I'm of the opinion that you are either going to physically go across the world and share the gospel as a short-term or long-term missionary or else you are going to support those missionaries with faithful prayer and sacrificial giving and be a missionary in your own hometown.

    I've really enjoyed the Lottie Moon missions videos that we have watched this month at church. This morning was of a man in China in particular "man's town" full of business men complete with a red light district.

    To see what goes on in that place was so disheartening, but to hear him tell of the decisions made for Christ over the past year was so hopeful.

    He ended by saying, "It's my job just to be faithful to God and to let Him take care of the rest."

    Last week we saw a husband and wife team in the South America. They live in such a terrible situation and deal with terrible things. She said, "Considering what Jesus did for me, this is no sacrifice." He (a big brawny manly-man) said with tears streaming down his face, "When I think of how Jesus gave His life for me, how can I not do this?"

    The Cooperative Program is a wonderful, wonderful thing.
     
  12. glfredrick

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    The practice of direct deputation by missionaries is generally frowned upon by the SBC, but that is not the same thing as saying that someone "cannot" do that. They can, and neither the SBC nor any local (autonomous -- for all SBC congregations are autonomous -- hence the term "cooperation") congregation or pastor say that to an individual.

    They were in error.

    So, instead of looking into the matter and doing a bit of research on your own, you instead got angry and walked away.

    But, I probably would have left THAT church as well. They were perhaps a bit too invested in the SBC program -- some are -- that is the nature of things when almost 44,000 autonomous congregations unite together under a single banner by cooperating together.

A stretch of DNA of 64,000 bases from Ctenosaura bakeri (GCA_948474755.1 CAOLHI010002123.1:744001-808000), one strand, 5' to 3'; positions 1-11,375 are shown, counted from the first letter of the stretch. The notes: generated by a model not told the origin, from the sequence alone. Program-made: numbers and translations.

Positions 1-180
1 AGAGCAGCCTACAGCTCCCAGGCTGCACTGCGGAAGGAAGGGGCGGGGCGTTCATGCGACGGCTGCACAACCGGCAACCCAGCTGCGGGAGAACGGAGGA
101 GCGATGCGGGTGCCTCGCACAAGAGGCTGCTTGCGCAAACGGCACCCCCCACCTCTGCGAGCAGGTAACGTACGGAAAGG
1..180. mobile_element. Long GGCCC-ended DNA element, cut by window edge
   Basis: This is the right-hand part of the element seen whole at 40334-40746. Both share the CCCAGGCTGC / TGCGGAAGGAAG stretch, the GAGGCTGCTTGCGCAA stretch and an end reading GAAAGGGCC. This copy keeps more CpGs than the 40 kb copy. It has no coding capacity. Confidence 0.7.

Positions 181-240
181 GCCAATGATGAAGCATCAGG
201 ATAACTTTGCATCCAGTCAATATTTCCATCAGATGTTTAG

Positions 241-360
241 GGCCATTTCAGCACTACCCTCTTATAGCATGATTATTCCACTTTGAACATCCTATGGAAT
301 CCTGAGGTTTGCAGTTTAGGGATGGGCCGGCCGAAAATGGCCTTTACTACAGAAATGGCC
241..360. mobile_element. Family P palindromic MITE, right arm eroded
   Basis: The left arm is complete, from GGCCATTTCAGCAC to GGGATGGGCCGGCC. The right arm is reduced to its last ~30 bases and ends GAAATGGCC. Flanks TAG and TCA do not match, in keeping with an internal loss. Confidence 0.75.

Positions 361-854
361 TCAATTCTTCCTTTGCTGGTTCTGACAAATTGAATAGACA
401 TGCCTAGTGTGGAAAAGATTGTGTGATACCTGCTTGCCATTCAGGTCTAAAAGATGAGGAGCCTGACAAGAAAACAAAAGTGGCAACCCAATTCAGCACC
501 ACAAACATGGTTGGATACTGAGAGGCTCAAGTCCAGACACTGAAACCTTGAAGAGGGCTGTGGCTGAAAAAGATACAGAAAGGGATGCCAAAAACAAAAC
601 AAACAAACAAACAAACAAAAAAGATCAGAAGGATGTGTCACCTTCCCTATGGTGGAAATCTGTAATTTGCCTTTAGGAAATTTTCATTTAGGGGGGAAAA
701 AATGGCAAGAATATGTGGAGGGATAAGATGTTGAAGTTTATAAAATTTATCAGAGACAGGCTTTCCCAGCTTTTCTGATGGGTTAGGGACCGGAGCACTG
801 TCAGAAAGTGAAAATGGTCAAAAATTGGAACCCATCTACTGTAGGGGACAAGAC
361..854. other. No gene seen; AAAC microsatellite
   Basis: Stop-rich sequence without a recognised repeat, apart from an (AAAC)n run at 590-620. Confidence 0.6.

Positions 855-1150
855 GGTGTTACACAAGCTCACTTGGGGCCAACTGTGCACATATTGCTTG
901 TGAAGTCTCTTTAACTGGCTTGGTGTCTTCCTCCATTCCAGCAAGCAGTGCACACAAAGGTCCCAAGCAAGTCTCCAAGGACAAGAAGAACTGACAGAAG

When you mention "call" that would indicate to me that you were the or a pastor in that congregation. Was that true? And, if so, why or how was it that you knew so little of the SBC that you were involved with?

    So, you took a letter of reconciliation and grace and decided that your own experience was above that and turned your back because of some of the actions of the PEOPLE. Sounds rather immature, but who am I to judge.

    SBC congregations are all over the map on this issue, with some holding a hard line concerning cooperative giving and some not so much. I know MANY that have given direct support to missionaries, but the preference Convention wide is to support "fully vetted" and commissioned missionaries via the cooperative program, which has proven itself an immense vehicle for the spread of the gospel around the globe. More so, it has allowed missionaries to be missionaries instead of constantly running about raising funds.

    But, there is no hard and fast rule that stipulates that you dare not support any missionary directly that I know of and I am rather well connected within SBC circles. I am close friends with the past President of the SBC and current President of the IMB, Dr. Tom Elliff (I worked with him on his doctoral dissertation) and with his VP of Theological Education, Dr. Chuck Lawless. Tom is my "spiritual daddy" in ministry, and Chuck the second Dean of the Billy Graham School of Evangelism and Missions at Southern Seminary, for whom my wife worked for about 10 years. All of us support individual missions personnel.